It's October 2007...
With a little forethought and trick 43 we were able to maneuver the 180 pound beams from the driveway to the slab for sanding/staining and then to the rack for winter storage. By placing a 2x6 stack at the 1/3 and 2/3 mark along the length of the glulam a double teeter-totter effectively reduced the lifting weight of each end to 60 pounds. Simply leaning on the short end with a fraction of our body weight allowed us to then lift the beams to any height and 'walk' them to any location. Where practicable we also employed a piece of ABS pipe to roll the beams along flat plains.

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In this way we proceeded to spend the first two weeks of this month hand-sanding and staining 31 glulams!  At first we were a bit discombobulated with the damage done in transport and some of the factory defects that slipped through QC at Structurlam. As we proceeded though we found that we were able to hide most of the major scratches and flaws in places where they would not be too visible and then applied a lot of elbow grease to sand out the rest.

The glulams came with a primer/sealer coat intended to protect them somewhat during shipping and installation. We found this coat to be more of a nuisance since some of the water stains, fingerprints and other markings were indeed imbedded under this coat. That meant before we could sand off the blemishes we had to sand through the sealer coat. Since the stain penetrates at a different rate on exposed wood  than it does on sealed wood we effectively found ourselves sanding most of the beam to insure uniform stain application.

Pouring that much love into our beams we grew more and more attached to them. We started with 60 grit sandpaper and finished off the sanding with a fine sanding sponge and a tack cloth. I applied the stain liberally with a rag pressing it into the grain of the wood. Laura followed me to rub it in deeper and insure there were no runs or missed spots. At first it was tedious but then we started to Zen it and marveled at how beautiful they will look in the house!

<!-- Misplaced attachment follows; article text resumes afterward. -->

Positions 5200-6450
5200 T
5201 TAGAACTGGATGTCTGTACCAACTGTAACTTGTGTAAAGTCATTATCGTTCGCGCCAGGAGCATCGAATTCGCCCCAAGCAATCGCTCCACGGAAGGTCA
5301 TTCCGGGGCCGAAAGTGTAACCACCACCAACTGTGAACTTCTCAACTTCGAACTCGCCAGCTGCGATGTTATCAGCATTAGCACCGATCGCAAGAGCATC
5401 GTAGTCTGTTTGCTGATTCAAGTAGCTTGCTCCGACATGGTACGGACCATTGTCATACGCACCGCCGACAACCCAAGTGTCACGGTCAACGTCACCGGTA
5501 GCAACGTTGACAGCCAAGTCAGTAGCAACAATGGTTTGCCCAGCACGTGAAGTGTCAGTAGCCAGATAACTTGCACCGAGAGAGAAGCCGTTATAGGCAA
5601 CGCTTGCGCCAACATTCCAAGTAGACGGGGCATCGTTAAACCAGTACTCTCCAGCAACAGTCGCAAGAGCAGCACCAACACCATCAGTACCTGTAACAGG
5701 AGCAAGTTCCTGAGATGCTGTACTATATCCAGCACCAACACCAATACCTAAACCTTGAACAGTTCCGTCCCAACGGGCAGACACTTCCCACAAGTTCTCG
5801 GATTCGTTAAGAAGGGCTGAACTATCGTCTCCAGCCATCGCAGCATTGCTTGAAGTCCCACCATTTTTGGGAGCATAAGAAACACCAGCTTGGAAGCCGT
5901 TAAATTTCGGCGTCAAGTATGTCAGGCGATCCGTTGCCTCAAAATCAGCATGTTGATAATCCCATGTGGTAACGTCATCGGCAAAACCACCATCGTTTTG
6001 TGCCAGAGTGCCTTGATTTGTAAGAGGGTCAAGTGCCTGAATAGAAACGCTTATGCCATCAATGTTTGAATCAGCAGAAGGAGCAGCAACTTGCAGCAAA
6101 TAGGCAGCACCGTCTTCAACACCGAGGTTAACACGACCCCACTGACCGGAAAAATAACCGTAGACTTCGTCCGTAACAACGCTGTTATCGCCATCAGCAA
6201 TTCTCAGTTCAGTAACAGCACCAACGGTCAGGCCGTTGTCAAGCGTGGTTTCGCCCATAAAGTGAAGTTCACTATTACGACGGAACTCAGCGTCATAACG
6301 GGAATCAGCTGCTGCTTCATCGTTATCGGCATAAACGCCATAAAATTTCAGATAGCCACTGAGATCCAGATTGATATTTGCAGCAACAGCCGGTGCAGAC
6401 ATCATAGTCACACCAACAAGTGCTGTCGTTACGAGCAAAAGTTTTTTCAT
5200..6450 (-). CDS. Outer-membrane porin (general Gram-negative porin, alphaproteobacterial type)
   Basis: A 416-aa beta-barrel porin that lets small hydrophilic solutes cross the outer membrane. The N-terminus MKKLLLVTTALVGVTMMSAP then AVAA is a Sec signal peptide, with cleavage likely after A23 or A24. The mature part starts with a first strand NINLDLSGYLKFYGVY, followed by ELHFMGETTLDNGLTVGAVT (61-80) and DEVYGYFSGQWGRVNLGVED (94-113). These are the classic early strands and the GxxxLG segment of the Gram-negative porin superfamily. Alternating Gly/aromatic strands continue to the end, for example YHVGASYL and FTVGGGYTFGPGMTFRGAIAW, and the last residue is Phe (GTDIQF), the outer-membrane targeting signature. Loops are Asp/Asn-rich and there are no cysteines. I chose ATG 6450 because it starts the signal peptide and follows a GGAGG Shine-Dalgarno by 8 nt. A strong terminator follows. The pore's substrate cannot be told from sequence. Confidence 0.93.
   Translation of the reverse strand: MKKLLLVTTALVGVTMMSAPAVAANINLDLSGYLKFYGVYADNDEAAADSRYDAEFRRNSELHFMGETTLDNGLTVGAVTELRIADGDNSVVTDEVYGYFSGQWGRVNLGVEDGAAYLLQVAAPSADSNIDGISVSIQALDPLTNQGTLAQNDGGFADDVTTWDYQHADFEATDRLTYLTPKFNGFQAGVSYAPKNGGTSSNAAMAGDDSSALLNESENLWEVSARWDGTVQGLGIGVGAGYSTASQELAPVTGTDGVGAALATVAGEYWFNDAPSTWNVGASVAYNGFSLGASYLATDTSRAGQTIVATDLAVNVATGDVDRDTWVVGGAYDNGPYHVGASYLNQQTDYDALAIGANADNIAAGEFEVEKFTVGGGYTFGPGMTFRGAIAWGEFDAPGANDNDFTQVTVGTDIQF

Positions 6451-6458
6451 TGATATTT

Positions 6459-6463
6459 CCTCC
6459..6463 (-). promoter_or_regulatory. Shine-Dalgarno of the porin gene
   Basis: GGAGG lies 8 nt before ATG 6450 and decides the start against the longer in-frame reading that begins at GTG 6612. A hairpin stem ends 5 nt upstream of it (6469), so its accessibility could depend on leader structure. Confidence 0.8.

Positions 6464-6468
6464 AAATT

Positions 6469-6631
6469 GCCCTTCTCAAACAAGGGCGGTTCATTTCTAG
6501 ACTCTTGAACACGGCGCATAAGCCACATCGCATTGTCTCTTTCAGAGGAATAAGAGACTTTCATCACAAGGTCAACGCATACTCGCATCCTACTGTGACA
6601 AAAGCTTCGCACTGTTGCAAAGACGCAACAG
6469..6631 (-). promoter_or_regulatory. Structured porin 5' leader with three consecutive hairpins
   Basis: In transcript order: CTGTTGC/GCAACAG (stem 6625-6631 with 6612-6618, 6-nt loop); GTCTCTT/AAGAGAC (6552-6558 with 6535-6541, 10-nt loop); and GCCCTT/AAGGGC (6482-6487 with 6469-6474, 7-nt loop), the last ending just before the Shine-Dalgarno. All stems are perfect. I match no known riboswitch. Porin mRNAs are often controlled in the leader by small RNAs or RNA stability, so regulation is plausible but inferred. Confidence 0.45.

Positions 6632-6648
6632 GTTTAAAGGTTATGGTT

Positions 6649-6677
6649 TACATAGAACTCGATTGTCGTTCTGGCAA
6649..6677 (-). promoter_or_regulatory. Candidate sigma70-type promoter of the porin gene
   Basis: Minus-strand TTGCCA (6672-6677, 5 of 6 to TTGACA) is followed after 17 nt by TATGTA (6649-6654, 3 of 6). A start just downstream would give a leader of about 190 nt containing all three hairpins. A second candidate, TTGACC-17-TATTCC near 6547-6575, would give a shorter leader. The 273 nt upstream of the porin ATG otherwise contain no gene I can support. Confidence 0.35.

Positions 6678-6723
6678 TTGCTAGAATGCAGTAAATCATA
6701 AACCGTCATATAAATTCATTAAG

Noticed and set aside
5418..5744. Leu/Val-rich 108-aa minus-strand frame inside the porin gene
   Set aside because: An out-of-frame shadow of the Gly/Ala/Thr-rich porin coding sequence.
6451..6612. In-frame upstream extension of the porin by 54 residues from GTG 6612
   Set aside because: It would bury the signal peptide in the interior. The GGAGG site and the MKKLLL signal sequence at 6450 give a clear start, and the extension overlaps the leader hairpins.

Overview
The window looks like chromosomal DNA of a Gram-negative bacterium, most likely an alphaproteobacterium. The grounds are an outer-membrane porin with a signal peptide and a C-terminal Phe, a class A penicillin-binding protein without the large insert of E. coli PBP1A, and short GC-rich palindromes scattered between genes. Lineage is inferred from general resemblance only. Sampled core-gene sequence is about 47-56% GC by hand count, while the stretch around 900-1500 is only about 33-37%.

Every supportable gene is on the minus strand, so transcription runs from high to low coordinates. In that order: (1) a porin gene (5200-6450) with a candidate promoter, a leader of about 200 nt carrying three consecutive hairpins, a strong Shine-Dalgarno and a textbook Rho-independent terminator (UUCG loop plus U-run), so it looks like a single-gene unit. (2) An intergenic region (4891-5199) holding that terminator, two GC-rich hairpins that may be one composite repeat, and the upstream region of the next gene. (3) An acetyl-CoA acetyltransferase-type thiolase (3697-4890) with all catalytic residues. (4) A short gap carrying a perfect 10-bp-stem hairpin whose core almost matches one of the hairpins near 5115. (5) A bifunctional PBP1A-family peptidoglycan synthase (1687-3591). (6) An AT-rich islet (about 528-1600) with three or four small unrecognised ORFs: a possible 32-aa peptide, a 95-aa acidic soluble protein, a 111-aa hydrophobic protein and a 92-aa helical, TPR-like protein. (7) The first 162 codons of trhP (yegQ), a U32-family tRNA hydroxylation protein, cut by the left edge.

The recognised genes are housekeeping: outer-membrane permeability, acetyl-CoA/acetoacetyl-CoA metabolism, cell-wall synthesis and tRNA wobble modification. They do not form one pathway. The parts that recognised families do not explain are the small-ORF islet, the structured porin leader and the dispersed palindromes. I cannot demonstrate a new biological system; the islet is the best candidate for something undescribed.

The rains have come early this year so after we got the glulams stained and neatly tucked under our portable mini-trusses Laura was faced with a difficult decision. Should we push ahead and work through the rainy season or should we put the project on hold until the worst of the storms are over. In this part of the world November and December are dominated by one Pacific low after another sweeping over the mountains and across the Salish sea. The gale warnings are only briefly interrupted by a sunny day here and there, often weeks apart. Since we have a finished slab and no walls yet to deteriorate in the relenting onslaught of wind and rain Laura wisely decided to spend a little extra on interest and suspend construction until at least January. We still have a few things to button up though before we can nestle down to writing, baking, reading, and caring for our bodies this winter. 

October 13th - 17th

We headed over to the cottage for 4 days.  It was a warm, sunny day for the crossing although no wind for sailing so had to motor the whole way.  It felt good to be at the cottage; to reconnect, to putter, and to rest.  And we got to hook up with Rob and have a lovely dinner and visit and fun to watch a favourite movie (The Kid) with him .

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We also hiked Mt. Young, twice.  It had been a long time since I had and I actually had trepidations about doing it.  Ah, the mind can fool you sometimes... OF COURSE I was able to do it! with a few stops on the way up... and what a GREAT FEELING to reach the top, feel my heart beating quicker, my breath drawing deeper, and my muscles actually working!  Two days later we did it again and I didn't stop at all!  Here we are atop of Mt. Young after having an hour's nap!  It felt sooo good to be in the fresh air lying on a bed of soft moss.  Thomas is serenading me with his penny whistle!

We had an amazing sail back on Wednesday!  The 3ft sea state and 25knot winds from the south shot us across Haro Strait around the bottom and between Sidney Island and James Island - very cold but beautiful sunshine! We could see it pouring over the peninsula!  We got hit with it in front of Port Sidney for about 20 minutes en route to Van Isle. It was GREAT! makes you feel alive!
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